(48)
X(t) = r ( t )  
r(t)
~(t) (50) I Y(t) l where a(t) is a stochastic process, 0 < a(t)~< A = 0.1 m, assumed to have a rectangular distribution over A, and to be independent of Y(t). From Equation (50) the expected value of Y(t) is found as:
E(Y)= E(X) +E[ . Y(t).]E(a)=EX +tzy A
and )`4 = 8462 + 0(64) > 0
investigate the effect on the two lowest moments of the process: the expected value and the variance. The original signal, before the truncation is introduced, is in the following denoted Y(t). The process, emerging from the truncation is denoted X(t). The two processes are connected through:
(49)
A positive value of )`4 tends to increase both the crest heights and the trough depths. The application of the Stokes expansion indicates therefore that the nonlinear effects are significantly stronger for the crests and troughs than for the wave height. This is deduced from the fact that )`n3 = 0 while )`3 = 0(6). )`Ha and )`4 are both of order 6 2, and will in principle have an equivalent influence on the respective probability distributions, and first comes into effect for higher values of the argument. This means that the deviations from the Rayleigh distribution of wave heights will appear for higher values of the significant wave height than it will for the crests and the troughs. The consequences of )`3 > 0 and )`4 > 0 will be further commented on in Chapter 5. 4. THE WAVE D A T A USED FOR THE VERIFICATION OF THE THEORETICAL APPROACHES Wave data from the Statfjord field will be used for the verification of the probability distributions discussed in Chapters 1 and 2. The Statfjord field is situated in the Northern part of the North Sea, basically EastNorthEast of the Shetland Islands. Measured wave data from this field from New Year 1981 on, including those from July 1987, have been analyzed. The measuring device is a Wave Rider buoy. The time series are of 20 minutes duration, measured at threehour intervals. The sampling frequency is 2 Hz. After a standard quality check of the data, 15,986 time series were regarded as acceptable. This corresponds to approximately 2.5 million individual waves. The vertical acceleration of the Wave Rider buoy is integrated aboard the buoy and transmitted to the platform at Statfjord for further analysis. The software at the platform transfers the analog data to digital form, and at the same time truncates the data to integer numbers of onetenth of a meter. The truncation takes place relative to the artificial zero value of the analog signal. The analog signal is not stored. The truncation may at first sight seem quite innocent, and, as a matter of fact, does not influence the extreme value predictions at, say, the 50 years or 100 years levels, significantly. When looking into the finer details, such as: non Gaussian effects, comparison of theory and experiments and so forth, the influence can be shown to be considerable. In the following we will 148 A p p l i e d Ocean Research, 1989, Vol. 11, No. 3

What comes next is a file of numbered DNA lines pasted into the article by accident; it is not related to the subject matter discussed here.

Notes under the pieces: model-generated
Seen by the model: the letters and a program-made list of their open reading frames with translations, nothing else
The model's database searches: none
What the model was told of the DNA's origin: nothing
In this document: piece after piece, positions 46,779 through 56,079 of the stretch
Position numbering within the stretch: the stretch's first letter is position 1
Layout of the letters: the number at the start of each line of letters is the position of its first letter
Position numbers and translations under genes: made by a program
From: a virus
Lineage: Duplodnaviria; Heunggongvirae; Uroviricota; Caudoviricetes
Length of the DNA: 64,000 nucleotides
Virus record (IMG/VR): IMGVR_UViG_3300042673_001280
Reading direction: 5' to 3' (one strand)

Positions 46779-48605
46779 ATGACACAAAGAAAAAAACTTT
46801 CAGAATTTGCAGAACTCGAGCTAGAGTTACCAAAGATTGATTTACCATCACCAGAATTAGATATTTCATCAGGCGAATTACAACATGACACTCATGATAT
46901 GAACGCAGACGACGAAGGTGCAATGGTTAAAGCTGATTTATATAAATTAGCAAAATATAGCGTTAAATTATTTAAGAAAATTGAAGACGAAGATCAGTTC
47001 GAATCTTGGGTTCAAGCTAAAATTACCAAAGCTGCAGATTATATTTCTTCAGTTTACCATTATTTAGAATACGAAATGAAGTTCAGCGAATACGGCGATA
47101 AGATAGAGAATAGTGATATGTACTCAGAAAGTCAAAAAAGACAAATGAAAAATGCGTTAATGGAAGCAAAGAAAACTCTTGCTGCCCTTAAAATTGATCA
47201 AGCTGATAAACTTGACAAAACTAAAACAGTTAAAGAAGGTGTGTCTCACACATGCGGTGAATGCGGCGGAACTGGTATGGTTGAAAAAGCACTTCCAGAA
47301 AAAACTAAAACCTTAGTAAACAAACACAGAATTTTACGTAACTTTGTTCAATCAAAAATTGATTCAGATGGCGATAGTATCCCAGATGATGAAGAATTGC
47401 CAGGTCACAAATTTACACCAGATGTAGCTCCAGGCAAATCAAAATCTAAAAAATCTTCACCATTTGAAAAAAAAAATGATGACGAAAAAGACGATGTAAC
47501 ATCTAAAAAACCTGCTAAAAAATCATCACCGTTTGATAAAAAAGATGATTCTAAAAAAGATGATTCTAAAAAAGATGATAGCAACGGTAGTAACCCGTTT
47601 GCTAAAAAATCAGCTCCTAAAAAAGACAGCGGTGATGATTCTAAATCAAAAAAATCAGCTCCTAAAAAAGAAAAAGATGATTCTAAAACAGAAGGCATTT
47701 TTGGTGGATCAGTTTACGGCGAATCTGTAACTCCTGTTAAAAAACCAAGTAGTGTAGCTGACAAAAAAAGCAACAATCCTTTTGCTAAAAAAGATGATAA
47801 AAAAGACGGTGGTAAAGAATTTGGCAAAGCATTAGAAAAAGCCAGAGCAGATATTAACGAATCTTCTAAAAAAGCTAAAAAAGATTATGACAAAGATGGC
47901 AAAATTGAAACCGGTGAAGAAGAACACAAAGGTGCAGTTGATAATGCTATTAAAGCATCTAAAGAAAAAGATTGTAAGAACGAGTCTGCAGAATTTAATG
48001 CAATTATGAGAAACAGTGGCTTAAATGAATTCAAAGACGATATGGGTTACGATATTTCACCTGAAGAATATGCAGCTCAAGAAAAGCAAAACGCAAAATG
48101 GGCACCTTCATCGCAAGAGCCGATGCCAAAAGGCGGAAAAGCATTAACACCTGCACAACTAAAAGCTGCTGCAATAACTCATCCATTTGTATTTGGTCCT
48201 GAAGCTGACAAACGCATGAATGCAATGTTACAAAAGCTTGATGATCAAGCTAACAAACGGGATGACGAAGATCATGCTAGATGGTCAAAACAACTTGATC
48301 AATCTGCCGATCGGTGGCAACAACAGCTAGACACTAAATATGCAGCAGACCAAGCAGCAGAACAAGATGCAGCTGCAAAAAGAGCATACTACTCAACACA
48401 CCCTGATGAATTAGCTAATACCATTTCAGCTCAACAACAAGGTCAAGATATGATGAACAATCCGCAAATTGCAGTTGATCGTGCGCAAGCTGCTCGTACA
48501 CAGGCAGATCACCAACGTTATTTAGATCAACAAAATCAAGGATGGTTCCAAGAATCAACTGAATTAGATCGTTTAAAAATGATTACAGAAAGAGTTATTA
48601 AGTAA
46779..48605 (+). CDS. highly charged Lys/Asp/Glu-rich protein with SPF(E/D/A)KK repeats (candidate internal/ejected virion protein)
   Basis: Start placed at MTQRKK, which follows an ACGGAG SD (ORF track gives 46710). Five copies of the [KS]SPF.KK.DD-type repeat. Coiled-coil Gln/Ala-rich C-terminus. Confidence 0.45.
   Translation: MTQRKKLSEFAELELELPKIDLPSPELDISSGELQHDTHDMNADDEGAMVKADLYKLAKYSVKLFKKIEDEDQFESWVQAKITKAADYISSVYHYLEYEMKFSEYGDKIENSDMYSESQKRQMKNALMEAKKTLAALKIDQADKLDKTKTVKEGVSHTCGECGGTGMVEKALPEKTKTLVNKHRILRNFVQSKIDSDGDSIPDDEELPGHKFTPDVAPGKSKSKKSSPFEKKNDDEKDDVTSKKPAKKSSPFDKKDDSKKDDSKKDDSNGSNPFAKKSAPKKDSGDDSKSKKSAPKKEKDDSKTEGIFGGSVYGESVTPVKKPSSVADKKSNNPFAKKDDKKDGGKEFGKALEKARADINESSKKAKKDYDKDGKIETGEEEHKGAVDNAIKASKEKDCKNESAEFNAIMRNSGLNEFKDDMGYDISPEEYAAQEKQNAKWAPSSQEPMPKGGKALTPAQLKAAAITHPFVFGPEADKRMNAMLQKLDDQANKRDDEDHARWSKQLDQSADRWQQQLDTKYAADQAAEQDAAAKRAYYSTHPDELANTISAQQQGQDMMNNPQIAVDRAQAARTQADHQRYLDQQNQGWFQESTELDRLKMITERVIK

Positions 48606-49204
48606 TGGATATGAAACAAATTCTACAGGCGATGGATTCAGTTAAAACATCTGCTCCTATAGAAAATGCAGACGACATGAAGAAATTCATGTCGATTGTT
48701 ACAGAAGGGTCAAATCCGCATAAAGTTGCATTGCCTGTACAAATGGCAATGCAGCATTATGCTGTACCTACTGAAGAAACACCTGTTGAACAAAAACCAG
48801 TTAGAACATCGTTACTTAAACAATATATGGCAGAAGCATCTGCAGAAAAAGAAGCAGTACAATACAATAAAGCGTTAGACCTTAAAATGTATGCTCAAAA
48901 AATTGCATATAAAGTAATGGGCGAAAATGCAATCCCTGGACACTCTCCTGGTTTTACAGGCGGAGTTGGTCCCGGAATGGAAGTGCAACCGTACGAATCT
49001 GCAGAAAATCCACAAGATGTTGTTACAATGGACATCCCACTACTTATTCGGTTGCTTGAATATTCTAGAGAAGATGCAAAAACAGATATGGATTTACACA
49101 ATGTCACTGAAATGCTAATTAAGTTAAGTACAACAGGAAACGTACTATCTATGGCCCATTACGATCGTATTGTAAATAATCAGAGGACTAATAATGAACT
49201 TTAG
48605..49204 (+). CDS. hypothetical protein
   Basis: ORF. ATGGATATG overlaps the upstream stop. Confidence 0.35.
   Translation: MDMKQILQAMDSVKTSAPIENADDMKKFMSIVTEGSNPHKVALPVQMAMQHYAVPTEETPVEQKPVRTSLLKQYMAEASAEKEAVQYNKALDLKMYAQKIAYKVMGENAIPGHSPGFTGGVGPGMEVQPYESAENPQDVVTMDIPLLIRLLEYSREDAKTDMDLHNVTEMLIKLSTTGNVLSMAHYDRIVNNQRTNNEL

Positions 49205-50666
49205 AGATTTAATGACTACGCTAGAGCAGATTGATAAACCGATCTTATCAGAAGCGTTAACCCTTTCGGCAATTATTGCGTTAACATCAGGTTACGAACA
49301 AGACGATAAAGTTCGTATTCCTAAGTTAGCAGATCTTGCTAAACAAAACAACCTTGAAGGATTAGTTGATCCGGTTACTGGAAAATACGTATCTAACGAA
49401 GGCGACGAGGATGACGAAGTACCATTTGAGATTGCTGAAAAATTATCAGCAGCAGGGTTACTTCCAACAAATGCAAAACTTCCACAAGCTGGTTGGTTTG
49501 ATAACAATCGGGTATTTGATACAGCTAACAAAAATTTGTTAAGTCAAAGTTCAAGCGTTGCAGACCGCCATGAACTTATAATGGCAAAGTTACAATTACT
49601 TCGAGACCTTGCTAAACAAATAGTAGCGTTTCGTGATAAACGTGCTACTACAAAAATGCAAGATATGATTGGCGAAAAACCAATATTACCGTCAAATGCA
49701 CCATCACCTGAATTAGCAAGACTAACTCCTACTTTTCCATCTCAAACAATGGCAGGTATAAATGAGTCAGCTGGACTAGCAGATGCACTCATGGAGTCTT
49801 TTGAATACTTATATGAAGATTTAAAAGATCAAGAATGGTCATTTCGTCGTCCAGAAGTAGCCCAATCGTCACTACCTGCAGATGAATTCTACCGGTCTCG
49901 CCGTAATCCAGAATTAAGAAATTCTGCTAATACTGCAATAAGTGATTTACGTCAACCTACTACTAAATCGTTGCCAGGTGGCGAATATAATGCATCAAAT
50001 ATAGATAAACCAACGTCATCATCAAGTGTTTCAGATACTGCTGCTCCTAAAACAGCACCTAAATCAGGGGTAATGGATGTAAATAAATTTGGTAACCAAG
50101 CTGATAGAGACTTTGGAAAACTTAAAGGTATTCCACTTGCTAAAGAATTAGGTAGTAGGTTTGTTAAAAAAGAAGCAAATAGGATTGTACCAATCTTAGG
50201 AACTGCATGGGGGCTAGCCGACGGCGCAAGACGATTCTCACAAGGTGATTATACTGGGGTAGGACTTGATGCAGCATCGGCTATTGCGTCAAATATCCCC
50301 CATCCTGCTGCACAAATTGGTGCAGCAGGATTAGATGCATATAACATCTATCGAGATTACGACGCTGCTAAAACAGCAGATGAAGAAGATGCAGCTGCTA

L I Y(t) I J
(51)
where #y is equal to [ P ( Y > 0 )  P ( Y < 0)]. This is related to the corresponding value for X through:
/Ly : /LX+ A2 dpy(0___~)+ O(A4 )
(52)
dy where py(y) is the probability density function of Y(t). In gx the probability of X = 0 is excluded, causing the correction. Assuming Y(t) to be Gaussian leads to: I£Y = ItX  2
(ly]
where O is given as: O : (2)'/2 e x p ( _ ~I(Ey~2~ ~y ] ] .
(54)
The correction of gy due to the truncation is in other terms of second order in (Afirv), and the error in E Y by replacing gv by gx is of third order in (A]oy). Computing the variance of X one gets: a } = E ( X 2)  (EX) 2 = a 2  A [E( I YI)
#yEY][~I]A2.
(55)
Assuming Y(t) to be Gaussian then leads to: E(I YI) = a r O + #yE(Y)
(56)
and to: (57) after introduction of Equation (53). Solving for ay from Equation (57) gives:
= _ ~ + [ti2 + A2(~_~_ 0 2
1/2 (58)